As part of the NHS’ 75th-anniversary celebrations, Gloucester Cathedral is hosting a poignant new sculpture in the Cloister of the Cathedral throughout the summer. ‘The Hand that Cared’ has been created by Gloucester-based sculptor Deborah Harrison in memory of Fannie Storr, who worked for many years as a Senior Nurse in Gloucestershire before becoming the first Director of Nursing Education in Gloucestershire in 1981. She devoted her life to caring for others and died during the Covid-19 pandemic. Harrison says: “This hand bears the lines of time, experience and strength. Although Fannie died from natural causes, many nurses today are giving their lives in service to the sick, especially to those infected with COVID-19. So, the hand is a poignant reminder of the lives who have cared for others.” Harrison received Storr’s permission personally to create a sculpture based on her hand when visiting her during her declining health. Following its display at the Cathedral, the sculpture will then be on permanent display at Gloucestershire Royal Hospital as a result of a crowdfunding campaign by the Cheltenham and Gloucester Hospitals Charity, part of its project to transform hospital spaces. At the Cathedral, the sculpture can be seen alongside an NHS 75 Community Art Exhibition.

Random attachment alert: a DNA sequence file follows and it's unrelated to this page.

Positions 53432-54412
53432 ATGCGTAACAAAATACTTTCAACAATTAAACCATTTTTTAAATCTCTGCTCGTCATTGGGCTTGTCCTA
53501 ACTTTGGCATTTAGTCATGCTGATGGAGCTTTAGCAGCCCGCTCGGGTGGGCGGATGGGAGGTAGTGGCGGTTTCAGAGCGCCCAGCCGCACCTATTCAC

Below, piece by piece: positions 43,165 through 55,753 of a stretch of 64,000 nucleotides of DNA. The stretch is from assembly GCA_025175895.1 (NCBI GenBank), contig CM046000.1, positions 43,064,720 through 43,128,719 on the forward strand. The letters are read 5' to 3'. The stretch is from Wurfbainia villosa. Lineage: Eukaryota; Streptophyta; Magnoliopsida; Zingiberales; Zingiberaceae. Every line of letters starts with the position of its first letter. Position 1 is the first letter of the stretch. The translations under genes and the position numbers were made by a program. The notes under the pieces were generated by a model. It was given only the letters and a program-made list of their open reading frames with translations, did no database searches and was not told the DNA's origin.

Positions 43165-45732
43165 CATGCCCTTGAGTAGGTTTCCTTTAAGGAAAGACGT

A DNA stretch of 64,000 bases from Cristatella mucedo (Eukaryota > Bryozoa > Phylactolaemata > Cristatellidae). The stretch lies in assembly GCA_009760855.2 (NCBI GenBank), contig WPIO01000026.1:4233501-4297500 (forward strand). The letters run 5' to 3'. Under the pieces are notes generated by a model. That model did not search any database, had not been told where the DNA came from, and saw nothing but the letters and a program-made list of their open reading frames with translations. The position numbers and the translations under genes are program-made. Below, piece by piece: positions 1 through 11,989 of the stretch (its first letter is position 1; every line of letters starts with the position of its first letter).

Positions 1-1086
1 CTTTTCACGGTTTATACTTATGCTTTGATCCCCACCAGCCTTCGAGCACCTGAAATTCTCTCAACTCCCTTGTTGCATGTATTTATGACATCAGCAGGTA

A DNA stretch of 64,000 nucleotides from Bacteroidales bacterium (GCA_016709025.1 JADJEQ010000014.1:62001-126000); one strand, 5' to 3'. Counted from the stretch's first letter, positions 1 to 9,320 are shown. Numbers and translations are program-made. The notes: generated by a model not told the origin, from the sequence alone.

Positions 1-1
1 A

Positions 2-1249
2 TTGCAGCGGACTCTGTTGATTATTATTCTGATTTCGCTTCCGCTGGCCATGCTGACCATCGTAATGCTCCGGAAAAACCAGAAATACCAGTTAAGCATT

‘Dear Earth’, at the Hayward Gallery, is inspired by artist Otobong Nkanga’s suggestion that “caring is a form of resistance” and shows artistic responses to the climate emergency that explore themes of care, hope, interdependence, emotional and spiritual connection, and activism. The exhibition highlights the ways in which artists are helping to reframe and deepen our psychological and spiritual responses to the climate crisis, hoping to inspire joy and empathy as well as promoting a sense of political and social activism. Featuring engaging and impactful works in a diverse range of media, including public artworks outside the gallery space, the 15 artists involved explore the interdependence of ecologies and ecosystems, as well as our emotional connection with nature.